Another Logos Free Book of the Month – Origen: Treatise on the Passover

Recently Logos has added a second free book promotion. Usually at the middle of the month the offer up something for free and a few discounted books. This month they are offering four volumes of Origen published by Paulist Press. The Ancient Christian Writers series began in 1946, the most recent volume appeared in 2010. Each volume is a new translation of a text, edited and annotated by an expert in early church literature.

Many Logos users may have the Ante-Nicene Fathers set as part of a package, and volume 4 of that series includes some Origen, but it is far from complete. That volume does not include any of the works offered here, the Ancient Christian Writers series provides translations for texts not commonly available. Naturally Logos will sell you a 23 volume set of the Anti-Nicene Fathers in the Ancient Christian Writers series (currently $299, 32% off), or all 66 volumes for $599 (40% off), but here is a good chance to read several important works without spending so much money.

You might not know who Origen was or why you should read his work. Origen of Alexandria (184-253) was an early Christian scholar and theologian who was a prolific writer. He produced commentaries and theological texts as well as the Hexapla, a six column comparison of various translations of the Old Testament. Most agree he was one of the most influential figures in early Christian theology, although not everyone agrees that influence was good. Two of these almost-free books are commentaries, so this is a good opportunity to read early Christian exegesis.

For free, you can add Origen: Treatise on the Passover and Dialogue of Origen with Heraclides and His Fellow Bishops on the Father, the Son, and the Soul (Vol 54, translated and edited by Robert J. Daly).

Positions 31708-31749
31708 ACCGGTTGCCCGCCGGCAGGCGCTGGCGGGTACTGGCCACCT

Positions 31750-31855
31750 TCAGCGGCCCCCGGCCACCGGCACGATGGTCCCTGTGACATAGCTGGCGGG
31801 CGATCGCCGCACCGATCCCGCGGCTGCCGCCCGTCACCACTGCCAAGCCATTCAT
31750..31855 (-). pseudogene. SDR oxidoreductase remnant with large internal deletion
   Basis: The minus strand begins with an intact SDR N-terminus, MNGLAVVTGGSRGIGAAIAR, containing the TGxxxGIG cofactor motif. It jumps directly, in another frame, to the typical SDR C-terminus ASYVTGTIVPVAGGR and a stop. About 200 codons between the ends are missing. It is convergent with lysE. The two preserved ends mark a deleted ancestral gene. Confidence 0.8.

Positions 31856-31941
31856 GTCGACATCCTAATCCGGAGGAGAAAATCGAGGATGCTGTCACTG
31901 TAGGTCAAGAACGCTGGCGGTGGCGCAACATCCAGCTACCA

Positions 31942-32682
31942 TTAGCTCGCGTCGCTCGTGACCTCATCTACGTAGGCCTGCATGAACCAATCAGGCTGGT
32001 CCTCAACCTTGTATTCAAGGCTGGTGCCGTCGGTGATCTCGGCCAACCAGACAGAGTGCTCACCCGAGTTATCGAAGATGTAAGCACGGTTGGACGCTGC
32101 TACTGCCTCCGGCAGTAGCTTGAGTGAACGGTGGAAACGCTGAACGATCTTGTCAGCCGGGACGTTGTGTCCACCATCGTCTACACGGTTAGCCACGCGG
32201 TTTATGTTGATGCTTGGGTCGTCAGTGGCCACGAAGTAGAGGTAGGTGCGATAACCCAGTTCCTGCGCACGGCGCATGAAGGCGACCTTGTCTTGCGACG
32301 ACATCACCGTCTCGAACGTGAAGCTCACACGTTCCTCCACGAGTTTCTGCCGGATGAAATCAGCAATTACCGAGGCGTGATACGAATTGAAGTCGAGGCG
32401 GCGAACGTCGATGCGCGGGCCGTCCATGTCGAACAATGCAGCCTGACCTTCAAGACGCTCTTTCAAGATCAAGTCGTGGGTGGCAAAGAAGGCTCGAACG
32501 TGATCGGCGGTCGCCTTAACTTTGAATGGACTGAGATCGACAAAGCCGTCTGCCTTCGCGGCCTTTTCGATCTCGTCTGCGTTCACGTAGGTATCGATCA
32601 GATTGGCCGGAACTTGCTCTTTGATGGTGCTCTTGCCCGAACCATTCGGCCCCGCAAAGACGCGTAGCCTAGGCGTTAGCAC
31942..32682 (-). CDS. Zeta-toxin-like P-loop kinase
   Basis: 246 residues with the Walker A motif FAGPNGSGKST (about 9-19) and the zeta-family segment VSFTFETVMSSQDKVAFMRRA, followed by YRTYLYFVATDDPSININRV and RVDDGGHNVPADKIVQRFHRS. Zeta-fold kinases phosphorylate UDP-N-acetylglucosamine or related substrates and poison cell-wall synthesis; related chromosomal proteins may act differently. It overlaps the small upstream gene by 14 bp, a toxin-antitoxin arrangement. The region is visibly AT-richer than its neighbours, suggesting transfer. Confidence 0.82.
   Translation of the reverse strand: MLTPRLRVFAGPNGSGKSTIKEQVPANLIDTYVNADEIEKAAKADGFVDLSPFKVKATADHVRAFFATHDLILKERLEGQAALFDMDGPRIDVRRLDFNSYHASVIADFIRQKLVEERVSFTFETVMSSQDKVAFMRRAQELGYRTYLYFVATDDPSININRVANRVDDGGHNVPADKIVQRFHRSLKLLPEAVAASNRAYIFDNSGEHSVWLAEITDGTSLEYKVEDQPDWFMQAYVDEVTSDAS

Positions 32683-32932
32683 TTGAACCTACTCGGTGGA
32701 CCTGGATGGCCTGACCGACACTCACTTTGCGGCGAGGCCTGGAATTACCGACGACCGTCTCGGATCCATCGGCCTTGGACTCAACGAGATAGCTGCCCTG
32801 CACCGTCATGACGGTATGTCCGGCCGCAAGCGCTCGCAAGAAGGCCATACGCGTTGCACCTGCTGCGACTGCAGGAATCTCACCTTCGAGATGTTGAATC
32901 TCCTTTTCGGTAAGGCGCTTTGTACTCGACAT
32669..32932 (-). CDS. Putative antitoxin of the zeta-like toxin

The Treatise on the Passover dates from around 245. Its central insight is that the passover is not a figure or type of the passion of Christ, but a figure of Christ himself, of Christ’s passing over to the Father. The Dialogue with Heraclides probably comes from between the years 244 and 249. It seems to be the record of a synod-like meeting of bishops, in the presence of lay people, called to discuss matters of belief and worship. Both pieces seem to come from the last decade of Origen’s activity, when he was at the height of his powers.

For $4.99, add Origen: Prayer, Exhortation to Martyrdom (Vol 19, translated and annotated by John J. O’Meara). “Composed in AD 233, Origen’s Prayer combines both a theological treatise on prayer and a unique expression of prayer.”

For $6.99, add Origen: Homilies 1–14 on Ezekiel (Vo. 62, translated and edited by Thomas P. Scheck). “This is the first English translation of Jerome’s Latin edition of Origen’s Homilies on Ezekiel, This volume contains the homilies 1–14.”

For $8.99, add Origen: The Song of Songs, Commentary and Homilies (Vol 26, edited and translated by R. P. Lawson). “widely regarded as the first great work of Christian mysticism, is characterized by extraordinary intellectual depth and spiritual understanding.”

Logos Bible Software 8 is a significant upgrade to this powerful Bible study system. I did a “first look” review of Logos 8 here. The software runs much more efficiently than the previous version, that alone is worth the upgrade. Everything seems to run faster than Logos 7 and the upgrade is well worth considering. As always, there are less expensive paths to upgrading that will keep you from mortgaging your home. At the very least, download the free Logos Basic or the $79 Logos 8 Fundamentals (currently on sale for 20% and you get some free books by following the link).

With either minimal package you can download and use the free book every month and build your Logos library.  These free and almost free books of the month are only available through the end of September.